Out-of-Network Billing: Necessity or Nightmare?

Does your practice participate in out-of-network billing (billing without a payer contract)? If so, listen up. Some providers are forced to bill OON, either because health plans won’t enter into a network agreement or the reimbursement the health plan offers isn’t sustainable.

But other providers choose strategically to bill OON. Why? Payers often pay out-of-network claims at a higher rate than in-network claims, so it usually means increased revenue. That might seem like a no-brainer for your eye care practice, but be careful. Out-of-network billing could also be a big liability, leading to increased denials, delayed revenue, and even charges of false claims.

The Problem with Out-of-Network Billing

“To me, as a lawyer, out-of-network billing has become incredibly risky,” says Mary Jean Geroulo, MBA, JD, who spoke about the opportunities and pitfalls of OON billing at the 2017 annual meeting of the Ambulatory Surgery Center Association. Payers just don’t like making OON payments, and here’s why:

  • OON claims are expensive.

“The lack of a contract means that OON providers have a tremendous amount of latitude in how they structure their fee schedules,” says Geroulo. “Many OON providers substantially inflate their charges 5-20 percent over ‘normal’ charges to maximize reimbursement.”

  • OON providers disrupt payers’ own business strategies.

Payers incentivize providers to contract at lower rates with the promise of more patient volume. This volume results from making OON providers more expensive for patients, driving the patients to in-network providers. If patients are visiting OON providers (who at times will waive patient payment obligations), that takes the volume away from the in-network providers.

  • Some providers aren’t transparent regarding their OON status.

This primarily occurs in hospital or surgery center settings. For example, the ophthalmologist performing a surgery will be in-network, but the anesthesiologist or lab is out of network and the patient is unaware. This often results in balance billing, which “has become a huge problem and causes patients a lot of financial distress,” says Geroulo.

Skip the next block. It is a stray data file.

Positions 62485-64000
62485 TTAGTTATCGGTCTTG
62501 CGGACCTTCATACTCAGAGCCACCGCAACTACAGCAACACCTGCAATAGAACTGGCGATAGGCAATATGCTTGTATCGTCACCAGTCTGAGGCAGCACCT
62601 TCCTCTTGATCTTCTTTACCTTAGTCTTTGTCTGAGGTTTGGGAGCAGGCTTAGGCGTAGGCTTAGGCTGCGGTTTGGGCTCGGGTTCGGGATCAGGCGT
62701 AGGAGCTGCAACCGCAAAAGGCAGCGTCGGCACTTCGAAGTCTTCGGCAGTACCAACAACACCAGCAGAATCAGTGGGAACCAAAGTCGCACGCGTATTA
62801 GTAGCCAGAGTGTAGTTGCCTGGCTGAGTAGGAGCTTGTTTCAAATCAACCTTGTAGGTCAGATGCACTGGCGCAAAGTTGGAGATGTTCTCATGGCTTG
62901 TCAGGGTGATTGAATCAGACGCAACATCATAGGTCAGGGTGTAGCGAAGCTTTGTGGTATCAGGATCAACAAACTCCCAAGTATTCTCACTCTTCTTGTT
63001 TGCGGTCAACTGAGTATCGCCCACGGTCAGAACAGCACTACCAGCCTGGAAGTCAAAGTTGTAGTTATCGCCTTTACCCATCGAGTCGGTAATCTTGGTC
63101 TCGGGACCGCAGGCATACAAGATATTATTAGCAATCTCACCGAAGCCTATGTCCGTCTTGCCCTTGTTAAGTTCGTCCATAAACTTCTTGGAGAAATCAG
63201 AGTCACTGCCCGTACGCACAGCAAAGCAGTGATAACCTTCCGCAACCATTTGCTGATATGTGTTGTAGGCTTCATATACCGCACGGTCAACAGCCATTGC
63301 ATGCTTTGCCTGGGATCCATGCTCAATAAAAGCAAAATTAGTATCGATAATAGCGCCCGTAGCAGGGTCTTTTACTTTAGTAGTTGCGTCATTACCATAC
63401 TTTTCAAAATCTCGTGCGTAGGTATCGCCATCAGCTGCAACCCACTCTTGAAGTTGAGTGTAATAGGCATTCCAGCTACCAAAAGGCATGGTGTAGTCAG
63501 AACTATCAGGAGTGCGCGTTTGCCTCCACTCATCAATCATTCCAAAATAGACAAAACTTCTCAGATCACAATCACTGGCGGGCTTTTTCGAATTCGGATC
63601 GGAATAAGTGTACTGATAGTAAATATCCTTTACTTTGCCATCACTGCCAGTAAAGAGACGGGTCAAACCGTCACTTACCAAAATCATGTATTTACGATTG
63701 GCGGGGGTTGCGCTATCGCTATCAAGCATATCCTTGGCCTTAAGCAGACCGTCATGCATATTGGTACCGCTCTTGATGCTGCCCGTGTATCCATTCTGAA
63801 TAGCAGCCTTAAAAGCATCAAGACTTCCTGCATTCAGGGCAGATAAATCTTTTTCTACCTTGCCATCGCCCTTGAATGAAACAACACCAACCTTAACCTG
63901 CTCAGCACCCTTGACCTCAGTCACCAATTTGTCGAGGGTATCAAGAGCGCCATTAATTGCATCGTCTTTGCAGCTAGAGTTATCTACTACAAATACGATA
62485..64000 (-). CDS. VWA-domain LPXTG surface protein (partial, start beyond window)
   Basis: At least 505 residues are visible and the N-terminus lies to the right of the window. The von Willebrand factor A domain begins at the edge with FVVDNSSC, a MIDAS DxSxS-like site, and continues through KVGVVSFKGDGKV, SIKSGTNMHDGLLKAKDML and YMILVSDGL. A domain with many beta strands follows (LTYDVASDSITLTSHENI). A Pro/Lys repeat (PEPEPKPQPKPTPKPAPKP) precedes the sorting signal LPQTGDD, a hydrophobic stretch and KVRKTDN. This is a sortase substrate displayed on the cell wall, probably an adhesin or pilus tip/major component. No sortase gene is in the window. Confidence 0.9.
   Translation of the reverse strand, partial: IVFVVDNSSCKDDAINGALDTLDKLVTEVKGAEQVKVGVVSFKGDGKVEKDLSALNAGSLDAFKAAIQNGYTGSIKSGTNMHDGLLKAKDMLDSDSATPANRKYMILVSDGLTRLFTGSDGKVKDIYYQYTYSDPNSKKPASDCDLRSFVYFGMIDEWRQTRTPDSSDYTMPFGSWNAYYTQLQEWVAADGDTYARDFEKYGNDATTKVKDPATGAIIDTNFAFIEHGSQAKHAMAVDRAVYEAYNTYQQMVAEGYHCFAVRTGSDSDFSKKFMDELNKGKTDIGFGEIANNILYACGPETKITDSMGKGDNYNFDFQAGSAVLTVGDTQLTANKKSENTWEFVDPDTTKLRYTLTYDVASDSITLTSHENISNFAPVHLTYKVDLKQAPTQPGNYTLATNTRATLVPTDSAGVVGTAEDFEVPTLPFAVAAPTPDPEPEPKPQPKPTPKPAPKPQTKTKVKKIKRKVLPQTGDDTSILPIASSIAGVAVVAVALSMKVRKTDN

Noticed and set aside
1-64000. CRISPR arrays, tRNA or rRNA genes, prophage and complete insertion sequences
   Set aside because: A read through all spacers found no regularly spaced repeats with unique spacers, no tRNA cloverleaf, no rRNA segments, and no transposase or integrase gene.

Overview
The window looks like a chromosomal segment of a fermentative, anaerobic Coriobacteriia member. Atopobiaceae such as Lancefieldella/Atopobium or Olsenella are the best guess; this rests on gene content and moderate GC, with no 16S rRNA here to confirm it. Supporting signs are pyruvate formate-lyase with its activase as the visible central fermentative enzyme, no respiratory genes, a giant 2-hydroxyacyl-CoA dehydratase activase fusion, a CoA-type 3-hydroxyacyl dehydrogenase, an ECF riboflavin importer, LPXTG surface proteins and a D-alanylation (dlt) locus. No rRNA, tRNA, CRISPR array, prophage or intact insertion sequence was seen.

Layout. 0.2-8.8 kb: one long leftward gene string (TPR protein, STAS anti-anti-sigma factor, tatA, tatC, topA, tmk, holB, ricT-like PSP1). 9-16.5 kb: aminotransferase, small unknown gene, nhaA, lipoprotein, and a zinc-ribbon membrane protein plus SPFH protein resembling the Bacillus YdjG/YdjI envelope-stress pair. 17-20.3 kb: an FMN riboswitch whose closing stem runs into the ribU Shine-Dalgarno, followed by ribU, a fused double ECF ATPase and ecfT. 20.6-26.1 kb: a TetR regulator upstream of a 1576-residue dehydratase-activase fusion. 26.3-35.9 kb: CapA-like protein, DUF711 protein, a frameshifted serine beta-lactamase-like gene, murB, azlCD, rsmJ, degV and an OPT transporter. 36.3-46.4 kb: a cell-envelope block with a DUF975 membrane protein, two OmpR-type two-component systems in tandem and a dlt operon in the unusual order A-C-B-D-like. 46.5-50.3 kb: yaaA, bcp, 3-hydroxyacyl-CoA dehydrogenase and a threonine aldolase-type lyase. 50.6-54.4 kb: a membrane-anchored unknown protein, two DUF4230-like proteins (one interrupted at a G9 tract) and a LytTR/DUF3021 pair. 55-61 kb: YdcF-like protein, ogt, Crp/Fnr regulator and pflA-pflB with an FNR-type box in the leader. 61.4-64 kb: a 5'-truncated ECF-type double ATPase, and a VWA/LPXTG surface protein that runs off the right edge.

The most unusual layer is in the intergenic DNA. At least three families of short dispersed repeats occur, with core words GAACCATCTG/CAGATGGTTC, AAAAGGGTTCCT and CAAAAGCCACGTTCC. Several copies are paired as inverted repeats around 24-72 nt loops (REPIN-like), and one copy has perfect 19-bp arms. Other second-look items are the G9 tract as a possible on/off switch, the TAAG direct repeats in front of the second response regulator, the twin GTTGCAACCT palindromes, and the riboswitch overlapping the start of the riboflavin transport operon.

As a result, payers are aggressively discouraging OON billing. Some are reducing OON payments by capping the costs via ‘maximum non-network reimbursement’ programs. Others penalize in-network providers from referring patients to out-of-network providers. Some even demand evidence of patient payment before reimbursing providers’ claims. Payers actually call up the patients to find out ‘did you pay the full OON patient obligation that you have’ and if they didn’t, they deny the provider the payment, relays Geroulo. They’ll have a rule in place that basically says ‘if you don’t collect the patient payments, we’re not paying you at all,’ she continues. This can wreak havoc on a practice’s cash flow.

The Even Bigger Problem

Out-of-network status creates challenges in attracting patients, since health plans almost always make visiting out-of-network providers more expensive for the patient. Sometimes providers and facilities (like physician-owned surgery centers) choose to make themselves more palatable to cost-conscious patients through risky processes like routinely waiving co-pays or deductibles, or reducing the patient’s payment responsibility while charging the payer a higher amount. Practices like these form the basis for perhaps the scariest risk of OON billing.

Providers who aren’t careful with their OON billing practices stand a chance of being accused of violating regulations like the False Claims Act and AKS, in addition to allegations of aiding and abetting fraud, unjust enrichment, antitrust, ERISA claims and counterclaims, and even RICO (Racketeer Influenced and Corrupt Organizations Act), to name a few. Geroulo gave several examples during her presentation:

Example #1: USA v. Beauchamp, et.al., Criminal No. 3-16CR-0516D, Nov. 16, 2016.

  • The facility, Forest Park Medical Center of Dallas, Texas, induced patients to receive services by failing to collect or attempting to collect OON patient payment amounts.
  • The “co-conspirators” attempted to conceal their fraud by writing off the waived patient payments as bad debt, although they never intended to collect those same payments.

Example #2: TriState Advanced Surgical Center LLC v. Health Choice, LLC, F.Supp.3d 809 (2015)

  • The ASC calculated patient payments and insurance claims using two separate fee schedules. The patient’s copay and deductible would be calculated using a much lower charge for a given procedure (a “phantom” charge), while the insurance company was billed the regular rate.
  • This dual pricing arrangement was used to avoid the appearance of fraud by waiving patient payment obligations, but itself qualified as a form of fraud.

Just because you are out-of-network and decide not to contract with private payers doesn’t mean you are free from the Federal government, says Geroulo. OON payments have been the focus of indictments over the past few years, and the stakes are high. Some verdicts have resulted in jail time. “This is the Department of Justice going after [providers]; this is not United Healthcare going after them,” she warns. “It doesn’t matter if you’re small and think you’re under the radar.”

Next Up…Top Tips for Risk-Free Out-of-Network Billing




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